As many NBA players have in the past, Kristaps Porzingis has made great strides in his second season. The Knicks find themselves at 15-13 and in the thick of the Eastern Conference Playoff race in large part because of Porzingis’s improvements. Perhaps Kristap’s greatest improvement has been his ability to stay on the floor longer than his rookie season. Prior to coming into the NBA, Porzingis was playing professionally in Europe. In Europe his team played just 34 games a season compared to the rigorous 82 game NBA schedule. At many points of his rookie campaign, Porzingis seemed extremely winded and unable to play long stretches without a rest. So far this year, Porzingis has managed to play and start in all 28 games and has increased his minutes per game from 28.4 as a rookie to 34.6 this season. He also seems to be making a lot less careless fouls that plagued him in his first season.
Porzingis has not only increased his endurance, but also his strength. During NBA draft workouts, Porzingis weighed in at 230lb. Today Porzingis has increased his weight to 240lb. Porzingis looks stronger than he did last season, which will only help him deal with opposing brutes on both ends of the court. Porzingis just turned 21 years old this August, so it seems safe to assume that he will be able to add more muscle mass as he matures into his body. His increased endurance and strength have first year coach Jeff Hornacek more comfortable leaving Porzingis on the floor as a center in smaller lineups. Despite the presence of three capable centers in Joakim Noah, Kyle O’Quinn, and Willy Hernangomez, many of New York’s most effective units have been with Porzingis at the five. These lineups offer the Knicks more speed and spacing. As Porzingis continues to add weight and NBA experience, the Knicks may come to realize that their best long-term solution is playing Porzingis almost exclusively as a center.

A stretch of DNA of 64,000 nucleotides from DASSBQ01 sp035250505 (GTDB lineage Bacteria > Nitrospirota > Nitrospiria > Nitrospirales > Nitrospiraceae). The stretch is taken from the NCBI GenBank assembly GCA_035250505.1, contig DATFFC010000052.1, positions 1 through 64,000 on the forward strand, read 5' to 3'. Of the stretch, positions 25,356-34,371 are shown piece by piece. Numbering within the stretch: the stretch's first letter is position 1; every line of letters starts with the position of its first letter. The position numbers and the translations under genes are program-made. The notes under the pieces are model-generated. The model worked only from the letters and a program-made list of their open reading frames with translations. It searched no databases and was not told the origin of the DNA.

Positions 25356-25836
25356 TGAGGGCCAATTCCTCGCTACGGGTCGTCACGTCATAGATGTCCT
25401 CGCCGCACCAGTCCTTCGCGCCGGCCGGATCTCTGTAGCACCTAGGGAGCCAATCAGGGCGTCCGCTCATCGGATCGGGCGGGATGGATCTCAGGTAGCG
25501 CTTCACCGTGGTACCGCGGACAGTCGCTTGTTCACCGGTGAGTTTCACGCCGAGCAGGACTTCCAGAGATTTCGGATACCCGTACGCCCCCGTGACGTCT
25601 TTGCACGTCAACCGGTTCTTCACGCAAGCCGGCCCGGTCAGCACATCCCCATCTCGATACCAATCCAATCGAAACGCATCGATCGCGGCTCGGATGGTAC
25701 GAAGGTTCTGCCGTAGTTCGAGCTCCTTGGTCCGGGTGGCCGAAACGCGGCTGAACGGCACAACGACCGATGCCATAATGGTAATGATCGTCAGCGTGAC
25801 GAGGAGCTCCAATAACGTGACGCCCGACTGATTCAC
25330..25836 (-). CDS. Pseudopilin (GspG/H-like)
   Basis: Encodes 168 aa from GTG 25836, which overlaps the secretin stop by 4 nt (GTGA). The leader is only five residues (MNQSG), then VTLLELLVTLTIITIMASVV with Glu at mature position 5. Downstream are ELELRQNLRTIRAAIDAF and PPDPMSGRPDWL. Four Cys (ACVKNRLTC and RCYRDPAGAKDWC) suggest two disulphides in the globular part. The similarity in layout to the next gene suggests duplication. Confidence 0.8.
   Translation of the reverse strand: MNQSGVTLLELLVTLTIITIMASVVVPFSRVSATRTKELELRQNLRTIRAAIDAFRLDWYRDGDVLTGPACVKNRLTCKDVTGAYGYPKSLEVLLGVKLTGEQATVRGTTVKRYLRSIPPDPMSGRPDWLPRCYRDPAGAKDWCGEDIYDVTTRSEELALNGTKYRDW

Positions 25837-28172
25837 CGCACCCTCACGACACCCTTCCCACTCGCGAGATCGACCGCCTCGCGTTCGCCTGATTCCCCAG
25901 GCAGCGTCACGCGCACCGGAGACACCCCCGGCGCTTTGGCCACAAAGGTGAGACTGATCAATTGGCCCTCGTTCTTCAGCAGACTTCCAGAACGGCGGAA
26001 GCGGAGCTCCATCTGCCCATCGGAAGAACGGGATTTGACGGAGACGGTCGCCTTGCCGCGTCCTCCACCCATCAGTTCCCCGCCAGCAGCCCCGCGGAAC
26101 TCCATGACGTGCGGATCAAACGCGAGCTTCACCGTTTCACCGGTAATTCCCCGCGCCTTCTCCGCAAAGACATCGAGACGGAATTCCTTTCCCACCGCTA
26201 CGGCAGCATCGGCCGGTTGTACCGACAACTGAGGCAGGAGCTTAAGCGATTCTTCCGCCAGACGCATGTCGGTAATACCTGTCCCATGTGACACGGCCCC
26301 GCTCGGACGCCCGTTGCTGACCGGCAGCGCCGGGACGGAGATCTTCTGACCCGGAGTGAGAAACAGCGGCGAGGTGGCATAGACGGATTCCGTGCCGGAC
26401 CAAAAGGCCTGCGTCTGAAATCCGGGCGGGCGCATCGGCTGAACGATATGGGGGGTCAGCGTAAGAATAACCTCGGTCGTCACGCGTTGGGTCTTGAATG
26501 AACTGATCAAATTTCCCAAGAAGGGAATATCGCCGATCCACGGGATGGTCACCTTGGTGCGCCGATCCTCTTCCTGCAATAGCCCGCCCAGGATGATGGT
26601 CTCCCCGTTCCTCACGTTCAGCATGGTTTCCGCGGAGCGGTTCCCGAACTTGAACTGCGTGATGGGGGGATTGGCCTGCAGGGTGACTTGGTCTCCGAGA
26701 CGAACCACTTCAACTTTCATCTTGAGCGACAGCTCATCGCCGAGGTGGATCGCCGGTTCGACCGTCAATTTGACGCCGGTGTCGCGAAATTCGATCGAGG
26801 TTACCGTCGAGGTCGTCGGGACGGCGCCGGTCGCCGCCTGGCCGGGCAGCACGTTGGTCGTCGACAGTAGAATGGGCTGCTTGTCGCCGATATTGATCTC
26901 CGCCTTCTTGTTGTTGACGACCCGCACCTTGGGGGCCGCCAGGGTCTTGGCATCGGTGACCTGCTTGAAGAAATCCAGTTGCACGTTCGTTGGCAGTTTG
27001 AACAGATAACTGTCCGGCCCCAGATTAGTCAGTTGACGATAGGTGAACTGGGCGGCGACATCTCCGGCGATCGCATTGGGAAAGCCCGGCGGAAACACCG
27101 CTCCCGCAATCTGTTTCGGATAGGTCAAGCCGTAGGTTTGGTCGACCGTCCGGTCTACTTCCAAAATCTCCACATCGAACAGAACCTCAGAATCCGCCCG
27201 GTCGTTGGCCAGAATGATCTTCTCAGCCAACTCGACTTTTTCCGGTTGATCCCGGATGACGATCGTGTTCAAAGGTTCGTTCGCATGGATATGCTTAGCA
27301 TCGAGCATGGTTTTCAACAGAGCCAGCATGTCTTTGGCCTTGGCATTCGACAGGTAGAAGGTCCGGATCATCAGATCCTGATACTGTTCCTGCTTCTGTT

Kristaps has also made great improvements as a scorer. His field goal percentage has increased from 42.1% to 45.2%, his three point percentage went from 33.3% to 39.2%, while his total scoring has gone up from 14.3 PPG to 20.2 PPG. Porzingis looks more confident in his shot and seems to always make tough baskets when it counts. Even in games where his shot is off he stays confident and gets important points down the stretch.
Proclaiming Porzingis a perennial All-Star is still premature, but the potential is certainly there. Porzingis is already a very good player and his unique combination of skill, size, two-way play and youth give him the tools to become a great one. Given his strides from his first to second NBA season, it appears that he is on the right path.